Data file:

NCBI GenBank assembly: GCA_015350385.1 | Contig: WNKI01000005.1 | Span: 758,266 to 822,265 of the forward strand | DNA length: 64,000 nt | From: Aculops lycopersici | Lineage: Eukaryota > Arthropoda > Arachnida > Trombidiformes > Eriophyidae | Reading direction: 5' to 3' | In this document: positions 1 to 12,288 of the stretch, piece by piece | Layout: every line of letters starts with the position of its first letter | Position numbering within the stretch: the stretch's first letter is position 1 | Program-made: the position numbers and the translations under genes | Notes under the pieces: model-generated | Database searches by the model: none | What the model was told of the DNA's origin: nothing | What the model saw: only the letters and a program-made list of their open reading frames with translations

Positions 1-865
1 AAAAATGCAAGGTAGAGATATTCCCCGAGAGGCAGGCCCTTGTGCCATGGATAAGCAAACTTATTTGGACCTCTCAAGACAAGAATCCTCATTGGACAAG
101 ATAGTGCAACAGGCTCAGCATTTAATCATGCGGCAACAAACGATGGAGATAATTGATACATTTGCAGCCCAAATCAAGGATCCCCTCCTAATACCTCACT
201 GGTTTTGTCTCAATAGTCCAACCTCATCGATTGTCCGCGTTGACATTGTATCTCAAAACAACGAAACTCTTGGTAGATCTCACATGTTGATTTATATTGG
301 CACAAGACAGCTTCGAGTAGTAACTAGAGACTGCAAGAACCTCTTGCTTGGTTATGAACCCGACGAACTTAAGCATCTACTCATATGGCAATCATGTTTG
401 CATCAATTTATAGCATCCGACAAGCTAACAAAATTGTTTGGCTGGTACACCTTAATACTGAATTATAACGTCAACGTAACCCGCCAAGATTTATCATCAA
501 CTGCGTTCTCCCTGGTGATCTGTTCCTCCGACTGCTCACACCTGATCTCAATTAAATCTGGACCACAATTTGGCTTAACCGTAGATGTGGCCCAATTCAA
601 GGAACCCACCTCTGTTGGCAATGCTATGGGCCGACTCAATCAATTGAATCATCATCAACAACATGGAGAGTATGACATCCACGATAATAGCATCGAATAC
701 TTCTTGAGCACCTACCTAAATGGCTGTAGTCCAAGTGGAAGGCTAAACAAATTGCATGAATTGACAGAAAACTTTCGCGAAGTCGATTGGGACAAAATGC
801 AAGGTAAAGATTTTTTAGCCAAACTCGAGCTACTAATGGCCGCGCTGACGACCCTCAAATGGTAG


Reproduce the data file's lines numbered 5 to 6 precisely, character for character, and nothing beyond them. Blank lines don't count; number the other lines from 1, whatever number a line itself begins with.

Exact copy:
201 GGTTTTGTCTCAATAGTCCAACCTCATCGATTGTCCGCGTTGACATTGTATCTCAAAACAACGAAACTCTTGGTAGATCTCACATGTTGATTTATATTGG
301 CACAAGACAGCTTCGAGTAGTAACTAGAGACTGCAAGAACCTCTTGCTTGGTTATGAACCCGACGAACTTAAGCATCTACTCATATGGCAATCATGTTTG